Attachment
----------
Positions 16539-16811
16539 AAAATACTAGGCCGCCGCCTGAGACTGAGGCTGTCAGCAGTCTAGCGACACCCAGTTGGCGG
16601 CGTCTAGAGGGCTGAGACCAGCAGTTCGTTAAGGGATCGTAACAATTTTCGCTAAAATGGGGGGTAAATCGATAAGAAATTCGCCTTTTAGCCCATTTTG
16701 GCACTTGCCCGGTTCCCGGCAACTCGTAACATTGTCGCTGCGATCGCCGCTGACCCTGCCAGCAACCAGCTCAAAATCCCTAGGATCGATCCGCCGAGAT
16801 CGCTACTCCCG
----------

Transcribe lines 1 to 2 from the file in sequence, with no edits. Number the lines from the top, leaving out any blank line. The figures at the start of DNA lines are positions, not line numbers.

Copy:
Positions 16539-16811
16539 AAAATACTAGGCCGCCGCCTGAGACTGAGGCTGTCAGCAGTCTAGCGACACCCAGTTGGCGG